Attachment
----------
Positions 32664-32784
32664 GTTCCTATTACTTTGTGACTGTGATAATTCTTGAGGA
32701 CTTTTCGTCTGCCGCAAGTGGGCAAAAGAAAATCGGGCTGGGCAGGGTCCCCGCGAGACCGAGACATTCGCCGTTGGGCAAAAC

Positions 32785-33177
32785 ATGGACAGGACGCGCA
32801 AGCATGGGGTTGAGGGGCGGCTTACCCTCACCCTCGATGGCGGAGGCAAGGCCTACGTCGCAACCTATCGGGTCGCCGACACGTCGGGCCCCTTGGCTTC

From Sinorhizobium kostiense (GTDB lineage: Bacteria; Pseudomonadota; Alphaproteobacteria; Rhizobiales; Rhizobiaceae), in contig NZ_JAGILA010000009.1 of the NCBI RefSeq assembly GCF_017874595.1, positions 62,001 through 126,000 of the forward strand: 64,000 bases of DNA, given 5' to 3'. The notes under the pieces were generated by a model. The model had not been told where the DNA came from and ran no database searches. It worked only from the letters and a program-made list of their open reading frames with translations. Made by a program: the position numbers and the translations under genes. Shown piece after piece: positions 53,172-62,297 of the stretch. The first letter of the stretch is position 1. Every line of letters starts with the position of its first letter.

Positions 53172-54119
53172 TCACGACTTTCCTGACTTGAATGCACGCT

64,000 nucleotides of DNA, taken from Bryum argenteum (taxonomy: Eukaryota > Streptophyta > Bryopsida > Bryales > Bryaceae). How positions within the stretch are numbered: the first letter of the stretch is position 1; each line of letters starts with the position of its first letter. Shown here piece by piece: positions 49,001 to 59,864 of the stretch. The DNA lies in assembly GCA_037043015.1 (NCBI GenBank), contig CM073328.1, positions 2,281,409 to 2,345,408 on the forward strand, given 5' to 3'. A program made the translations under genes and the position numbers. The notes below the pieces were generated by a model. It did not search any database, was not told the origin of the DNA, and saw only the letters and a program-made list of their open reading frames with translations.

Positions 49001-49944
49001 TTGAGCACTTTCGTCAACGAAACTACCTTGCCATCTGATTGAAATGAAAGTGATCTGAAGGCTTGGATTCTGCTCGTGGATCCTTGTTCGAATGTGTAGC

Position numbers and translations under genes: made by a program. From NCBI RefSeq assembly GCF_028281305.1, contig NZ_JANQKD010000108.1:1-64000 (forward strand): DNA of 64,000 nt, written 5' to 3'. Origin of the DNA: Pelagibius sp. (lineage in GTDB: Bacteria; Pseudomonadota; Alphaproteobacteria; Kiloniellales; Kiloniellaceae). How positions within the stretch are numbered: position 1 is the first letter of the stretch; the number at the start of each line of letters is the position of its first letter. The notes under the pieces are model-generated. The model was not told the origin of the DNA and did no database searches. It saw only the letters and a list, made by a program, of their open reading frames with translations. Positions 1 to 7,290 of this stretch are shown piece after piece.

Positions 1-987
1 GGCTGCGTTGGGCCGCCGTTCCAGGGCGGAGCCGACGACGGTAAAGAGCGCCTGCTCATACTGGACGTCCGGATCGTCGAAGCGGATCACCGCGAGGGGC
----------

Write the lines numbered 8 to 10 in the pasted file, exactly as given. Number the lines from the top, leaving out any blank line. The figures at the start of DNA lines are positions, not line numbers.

Positions 53172-54119
53172 TCACGACTTTCCTGACTTGAATGCACGCT

64,000 nucleotides of DNA, taken from Bryum argenteum (taxonomy: Eukaryota > Streptophyta > Bryopsida > Bryales > Bryaceae). How positions within the stretch are numbered: the first letter of the stretch is position 1; each line of letters starts with the position of its first letter. Shown here piece by piece: positions 49,001 to 59,864 of the stretch. The DNA lies in assembly GCA_037043015.1 (NCBI GenBank), contig CM073328.1, positions 2,281,409 to 2,345,408 on the forward strand, given 5' to 3'. A program made the translations under genes and the position numbers. The notes below the pieces were generated by a model. It did not search any database, was not told the origin of the DNA, and saw only the letters and a program-made list of their open reading frames with translations.